W3C home > Mailing lists > Public > xml-uri@w3.org > May 2000

Re: Use cases

From: David G. Durand <david@dynamicdiagrams.com>
Date: Wed, 17 May 2000 12:47:56 -0400
Message-Id: <a04310103b54878160ca7@[216.207.71.175]>
To: <xml-uri@w3.org>
At 11:07 AM -0400 5/17/00, Simon St.Laurent wrote:
>At 06:29 PM 5/16/00 -0700, Michael Rys wrote:
>  >The issue is not really an MS issue. The issue is that a relatively old rec
>>exists that requires literal interpretation of namespaces for equality. Any
>>change to this interpretation, in particular introducing additional
>>processing of namespace uris to determine equality will break current
>>documents and their processing. While we as tool implementors have control
>>over the tools we write, we do not have control over our customers'
>>documents.
>
>15 months is old?  That's okay, you're right.
>
>So let me double-check this.  Microsoft is currently using relative URIs to
>support various XML operations.  This usage works just fine under the
>namespaces rec as currently interpreted - equality by string comparison -
>but may break should relative URIs be absolutized.

Except that this is not exactly the situation, as I have heard it 
explained by other Microsoft representatives. The _meaning_ of 
relative URLs as  used by Microsoft software is based on absolutizing 
the relative URL with respect to the document base and using it to 
retrieve a resource. The comparison semantics defined by the 
namespaces spec. are in fact ignored by this software. The namespaces 
specification defines the matching of namespace URIs for identity, 
and does not mandate or endorse any resolution strategy.

The result is that the Microsoft documents in question depend on 
resolution and retrieval of data from the namespace URI, rather than 
comparison according to the specification -- this means that two 
distinct namespaces according to the URI specification, e.g. 
"foo/../blort/example" and "blort/example" would be treated as 
identical by MS software. Given two documents with namespace 
references like "blort/example" however, one could not tell if the 
assocuiated tags shared semantics _without_ dependable notion of the 
base URI with respect to which those namespace URIs should be 
resolved.

Microsoft has a strong interest in preserving the legality of 
relative URI syntax for namespaces, because otherwise their 
resolution-based strategy really fails, and their documents become 
either non-conformant or deprecated.

They do not have any strong need to preserve the current 
interpretation, because their software uses relative namespace URIs 
as a retrieval hook for a proprietary schema mechanism. This software 
does not use namespace-based comparison to determine a global,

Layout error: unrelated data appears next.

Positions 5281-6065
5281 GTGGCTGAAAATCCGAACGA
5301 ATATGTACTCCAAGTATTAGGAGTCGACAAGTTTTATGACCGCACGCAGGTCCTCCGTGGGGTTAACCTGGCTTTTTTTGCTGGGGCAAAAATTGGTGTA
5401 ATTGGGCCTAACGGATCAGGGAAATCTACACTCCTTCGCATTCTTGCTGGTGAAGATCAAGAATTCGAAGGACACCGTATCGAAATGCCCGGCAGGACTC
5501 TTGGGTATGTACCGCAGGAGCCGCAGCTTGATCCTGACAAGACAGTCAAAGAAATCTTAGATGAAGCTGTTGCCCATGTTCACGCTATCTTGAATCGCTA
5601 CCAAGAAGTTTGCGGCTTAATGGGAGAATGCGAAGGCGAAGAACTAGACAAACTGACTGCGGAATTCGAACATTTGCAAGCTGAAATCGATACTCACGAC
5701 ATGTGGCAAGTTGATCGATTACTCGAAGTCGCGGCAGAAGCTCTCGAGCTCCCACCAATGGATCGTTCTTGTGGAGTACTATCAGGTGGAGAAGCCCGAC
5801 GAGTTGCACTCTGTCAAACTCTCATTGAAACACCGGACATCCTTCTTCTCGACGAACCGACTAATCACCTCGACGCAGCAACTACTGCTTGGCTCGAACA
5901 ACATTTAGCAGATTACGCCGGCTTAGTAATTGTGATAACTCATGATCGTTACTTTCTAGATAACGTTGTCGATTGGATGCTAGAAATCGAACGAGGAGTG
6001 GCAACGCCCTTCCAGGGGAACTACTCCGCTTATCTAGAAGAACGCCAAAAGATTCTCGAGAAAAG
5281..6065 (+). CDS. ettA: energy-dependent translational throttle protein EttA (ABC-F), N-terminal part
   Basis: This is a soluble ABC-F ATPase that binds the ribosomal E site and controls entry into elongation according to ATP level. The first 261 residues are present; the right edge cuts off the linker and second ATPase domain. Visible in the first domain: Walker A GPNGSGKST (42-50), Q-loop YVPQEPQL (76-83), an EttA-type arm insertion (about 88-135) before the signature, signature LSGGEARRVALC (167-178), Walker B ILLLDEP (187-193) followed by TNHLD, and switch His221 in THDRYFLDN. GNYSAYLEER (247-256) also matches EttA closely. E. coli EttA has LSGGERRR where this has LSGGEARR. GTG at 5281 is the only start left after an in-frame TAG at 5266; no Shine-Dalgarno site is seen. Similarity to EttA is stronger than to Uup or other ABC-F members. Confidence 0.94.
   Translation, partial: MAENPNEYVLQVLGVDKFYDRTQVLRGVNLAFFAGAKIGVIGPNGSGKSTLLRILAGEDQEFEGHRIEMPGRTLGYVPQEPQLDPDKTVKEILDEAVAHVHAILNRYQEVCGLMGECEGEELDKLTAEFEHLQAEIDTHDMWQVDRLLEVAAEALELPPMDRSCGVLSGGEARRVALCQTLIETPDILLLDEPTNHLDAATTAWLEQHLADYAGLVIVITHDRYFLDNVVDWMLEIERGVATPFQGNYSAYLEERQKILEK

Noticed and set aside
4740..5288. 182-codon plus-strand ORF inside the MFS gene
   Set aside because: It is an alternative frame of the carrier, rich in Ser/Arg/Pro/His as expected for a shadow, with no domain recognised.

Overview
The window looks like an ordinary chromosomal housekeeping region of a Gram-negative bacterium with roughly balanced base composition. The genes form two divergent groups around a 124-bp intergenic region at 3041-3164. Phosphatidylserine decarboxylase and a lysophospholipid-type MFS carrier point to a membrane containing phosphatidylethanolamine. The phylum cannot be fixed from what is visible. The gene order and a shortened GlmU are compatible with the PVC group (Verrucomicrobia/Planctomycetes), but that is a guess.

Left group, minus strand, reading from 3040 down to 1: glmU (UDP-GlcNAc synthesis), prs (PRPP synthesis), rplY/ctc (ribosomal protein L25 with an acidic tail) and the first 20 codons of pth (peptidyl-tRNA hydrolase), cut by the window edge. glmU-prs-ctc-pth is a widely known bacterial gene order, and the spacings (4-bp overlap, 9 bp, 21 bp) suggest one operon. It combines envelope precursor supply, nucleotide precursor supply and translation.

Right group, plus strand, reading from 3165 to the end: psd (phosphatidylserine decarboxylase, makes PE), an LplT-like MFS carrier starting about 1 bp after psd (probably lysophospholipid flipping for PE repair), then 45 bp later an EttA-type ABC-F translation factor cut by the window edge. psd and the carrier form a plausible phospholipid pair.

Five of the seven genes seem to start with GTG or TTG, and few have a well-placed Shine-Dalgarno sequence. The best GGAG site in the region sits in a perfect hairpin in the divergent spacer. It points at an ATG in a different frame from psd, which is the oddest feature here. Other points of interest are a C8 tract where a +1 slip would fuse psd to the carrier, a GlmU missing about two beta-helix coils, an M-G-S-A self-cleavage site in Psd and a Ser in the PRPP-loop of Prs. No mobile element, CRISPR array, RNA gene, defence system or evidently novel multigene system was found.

persistent identifier, in the way that the namespace spec. assumes. 
I'm not trying to put words in anyone's mouth, but I have heard other 
Microsoft representatives speak as strong supporters of making a new 
revision that removes that rule, in the belief that the current 
interpretation doesn't mke much sense in the context of the software 
in question.

The literal comparison strategy is equally unattractive to all people 
who believe that retrieval of a resource is best basis for namespace 
identity testing (with a special case that ensures that identical 
absolute URIs need not be retrieved in order to test identity).

The current comparison semantics makes the use of relative URIs 
pretty pointless for the function of globally identifying elements in 
a namespace (the primary goal of the namespaces spec). However, 
changing that semantics to relfect resolution against a base 
introduces problems as well:

1. James Clark's software relies on namespace comparison, and 
implements namespaces as currently defined.

2. Base URI information has proven (in practice) to be relatively 
fragile, meaning that the "Unique identification" function of 
namespace URIs is not well supported by relative URIs with respect to 
a base.

3. Relative URIs are most useful when a hierarchical namespace is to 
be cloned into many different contexts. This is an infrequent need 
for persistent, globally-unique identifiers.

   -- David
-- 
_________________________________________
David Durand              dgd@cs.bu.edu  \  david@dynamicDiagrams.com
http://cs-people.bu.edu//dgd/             \  Chief Technical Officer
     Graduate Student no more!              \  Dynamic Diagrams
--------------------------------------------\  http://www.dynamicDiagrams.com/
                                              \__________________________
Received on Wednesday, 17 May 2000 13:17:24 UTC

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